Lost Citadel Talent Search Winners

When CA Suleiman and I discussed running a talent search in the lead-up to this project, we had high hopes for the number and quality of the submissions we would get and even though reading and evaluating those submissions in the couple of weeks between the submissions period and the Kickstarter itself was no small amount of extra work it was totally worth it!

As I said to everyone who submitted to our search: It was an absolute honor to be on the receiving end of such creative and lovingly crafted submissions. I was thrilled to see submissions coming in from around the world, from people with writing experience as journalists, novelists, comics writers, and narrative designers. We saw submissions from students of game design, hobbyists, GMs, LARPer, and roleplayers. It was a rich and competitive field and making the choice for who would be finalists was truly difficult.

After stripping the submissions and doing blind readings of the material, we narrowed the list down to five finalists before we moved on to choosing our winner. Or, in this case, WINNERS because when we got down to the final two our judges literally could not choose one over the other… which is what led us to choose TWO winners to put on the Lost Citadel project: Kate Baker and Anna Landin.

When we asked Kate what her reaction to the announcement was, she said, “I couldn’t believe it when the results were announced; I had to keep refreshing the page to make sure my name was really on there! With the first few people I messaged about it, all that I could manage to say was, ‘Eeeeee!’ I have since regained the ability to put coherent words together, but I am still incredibly excited to get to be a part of this project.”

Anna’s response was similar. “I was overwhelmed—and overjoyed!—to find out that I’d won. It’s an incredible honour to be chosen, knowing how much greatness there is to be found in the tabletop community. I’m thankful for the opportunity, and I mean to do my best to rise to the challenge.”

Make no mistake, folks, the fact that you have backed this project with so much enthusiasm from day one is the factor that allows us to make this move, to have this property we’re launching that in turn requires an adventure (and the authors to design it). I look forward to seeing how far we can take The Lost Citadel and I doubly look forward to getting down to work with Anna and Kate.

Kate Baker played her first tabletop RPG about five years ago, and immediately fell in love with the hobby. Now she loves introducing new people to gaming! She got interested in writing her own RPG content about a year and a half ago. By day, she’s a mild-mannered engineer. She lives with her husband and a very silly hound dog.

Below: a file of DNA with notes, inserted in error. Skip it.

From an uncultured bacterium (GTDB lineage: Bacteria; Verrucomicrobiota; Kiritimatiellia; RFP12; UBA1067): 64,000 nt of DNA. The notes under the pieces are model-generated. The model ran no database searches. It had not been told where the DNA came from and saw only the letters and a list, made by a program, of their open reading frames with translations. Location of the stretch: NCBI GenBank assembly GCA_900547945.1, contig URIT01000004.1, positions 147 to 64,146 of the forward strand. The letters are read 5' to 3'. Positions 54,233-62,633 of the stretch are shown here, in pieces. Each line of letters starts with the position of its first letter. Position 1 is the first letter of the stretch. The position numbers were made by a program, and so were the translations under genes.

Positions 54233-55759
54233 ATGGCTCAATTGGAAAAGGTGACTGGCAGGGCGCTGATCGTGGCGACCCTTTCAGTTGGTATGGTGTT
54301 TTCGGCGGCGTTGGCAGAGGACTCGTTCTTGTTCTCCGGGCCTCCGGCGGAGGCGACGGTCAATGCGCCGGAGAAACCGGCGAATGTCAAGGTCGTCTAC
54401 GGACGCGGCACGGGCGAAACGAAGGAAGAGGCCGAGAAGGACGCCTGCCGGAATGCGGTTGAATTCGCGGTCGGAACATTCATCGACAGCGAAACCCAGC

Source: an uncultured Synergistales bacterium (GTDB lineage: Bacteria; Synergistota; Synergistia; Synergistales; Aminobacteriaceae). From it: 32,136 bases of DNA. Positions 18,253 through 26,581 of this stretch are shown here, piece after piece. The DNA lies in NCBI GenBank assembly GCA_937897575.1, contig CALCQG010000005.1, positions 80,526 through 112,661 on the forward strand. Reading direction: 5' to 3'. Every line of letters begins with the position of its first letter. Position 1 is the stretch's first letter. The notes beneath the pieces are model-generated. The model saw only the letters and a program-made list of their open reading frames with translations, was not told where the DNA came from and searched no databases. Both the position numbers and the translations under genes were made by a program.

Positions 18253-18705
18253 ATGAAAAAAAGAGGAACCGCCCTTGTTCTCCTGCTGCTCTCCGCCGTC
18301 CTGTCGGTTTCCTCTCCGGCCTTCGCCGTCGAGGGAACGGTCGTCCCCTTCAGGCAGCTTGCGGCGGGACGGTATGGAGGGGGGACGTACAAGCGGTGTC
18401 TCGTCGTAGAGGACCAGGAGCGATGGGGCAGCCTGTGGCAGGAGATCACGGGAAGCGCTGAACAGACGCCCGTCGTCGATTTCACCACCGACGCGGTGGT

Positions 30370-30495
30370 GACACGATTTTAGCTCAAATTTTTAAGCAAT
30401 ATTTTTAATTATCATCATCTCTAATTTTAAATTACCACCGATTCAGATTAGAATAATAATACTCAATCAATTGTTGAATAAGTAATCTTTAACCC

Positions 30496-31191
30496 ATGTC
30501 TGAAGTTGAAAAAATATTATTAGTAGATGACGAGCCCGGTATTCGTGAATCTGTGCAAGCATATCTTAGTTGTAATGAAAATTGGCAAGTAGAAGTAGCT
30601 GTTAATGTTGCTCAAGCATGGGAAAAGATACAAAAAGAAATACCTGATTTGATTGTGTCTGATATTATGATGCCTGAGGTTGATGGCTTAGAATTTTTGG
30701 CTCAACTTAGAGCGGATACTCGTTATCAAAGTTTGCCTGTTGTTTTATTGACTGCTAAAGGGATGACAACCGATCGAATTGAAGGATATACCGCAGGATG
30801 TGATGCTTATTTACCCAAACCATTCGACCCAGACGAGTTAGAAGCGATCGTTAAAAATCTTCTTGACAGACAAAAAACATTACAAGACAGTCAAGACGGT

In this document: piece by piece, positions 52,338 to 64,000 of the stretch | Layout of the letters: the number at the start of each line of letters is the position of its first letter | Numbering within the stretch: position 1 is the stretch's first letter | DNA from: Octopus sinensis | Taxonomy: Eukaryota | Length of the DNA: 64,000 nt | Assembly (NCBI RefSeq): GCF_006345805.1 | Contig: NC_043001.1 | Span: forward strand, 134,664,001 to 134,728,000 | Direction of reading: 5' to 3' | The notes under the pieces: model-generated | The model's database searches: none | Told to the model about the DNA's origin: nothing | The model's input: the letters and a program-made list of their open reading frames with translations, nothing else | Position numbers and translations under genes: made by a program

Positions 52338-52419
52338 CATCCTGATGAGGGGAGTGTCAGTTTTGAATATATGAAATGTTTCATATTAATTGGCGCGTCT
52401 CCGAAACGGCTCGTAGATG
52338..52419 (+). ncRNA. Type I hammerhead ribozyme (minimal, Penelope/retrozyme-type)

Anna Landin is a Swedish comic artist, illustrator, storyteller, and builder of imaginary worlds. Currently engaged as the artist for the Rusty Quill Gaming Podcast, her work has also been published in the Enough Space for Everyone Else anthology, and can be found on covers for the horror-fantasy webcomic I, Necromancer. When not day-dreaming about the imaginary geography of unreal worlds and drinking more tea than any one person rightly should, she can be found collecting dice, drawing witches, or working on her own webcomic, Grassblades.

Now Kickstarting: The Lost Citadel Post-Apocalyptic RPG

Please back The Lost Citadel on Kickstarter

Now funding on Kickstarter, The Lost Citadel is a roleplaying game of post-apocalyptic fantasy, with rules adapted from the Fifth Edition of the World’s Most Popular Roleplaying Game. We would appreciate it if you’d check out the campaign and back it if you’re so inclined, and we’d love it if you were to share the above image, and a link to the campaign, on your social media pages.


One Week to Kickstarter Launch!

People of Redoubt!

First and foremost: A hearty thanks to all those who submitted to the Lost Citadel Talent Search! We received so many good entries, from women of so many different backgrounds and walks of life. Seeing them all filled us not merely with hope for the future, but also with confidence that we were doing the right thing by hosting this contest, and we really couldn’t be happier with the outcome. Don’t ever let anyone tell you that you can’t do it, ladies, because you can.

The contest finalists are now set, and we’ll be announcing the winner a week from today on our Kickstarter page for the Lost Citadel game. And speaking of which…

The crowdfunding campaign for The Lost Citadel launches next Tuesday!

We’ll be back next week with updates on the contest and the campaign, but in the meantime we hope you’ll join us in congratulating the finalists of the talent search. They’ve earned our recognition and appreciation.

LC Talent Search: Final Week!

Greetings, fans of dark fantasy.

To those of you who have already taken part in our Lost Citadel Talent Search, thank you for sharing your writing samples with us, and beyond that, thank you for supporting our diversity initiative in the very best of ways: through participation.

Next week, we’ll get back to teasing the project itself ahead of our launch on Kickstarter next month, but for today, let this serve as a general reminder that we’re in the last week for the open submission period on the Lost Citadel Talent Search. If you identify as a woman and are interested in working on a cool dark fantasty property, we would love to see what you can do.

In order to be considered for the contest, your submission must be in before May 16th, but we’ll be keeping the sub box open thereafter to encourage women writers to get their work in front of us; we’re always looking for strong talent, and future opportunities for writing work are a given. The winner will be announced to the public as part of our Lost Citadel Kickstarter project next month. Guidelines are as follows: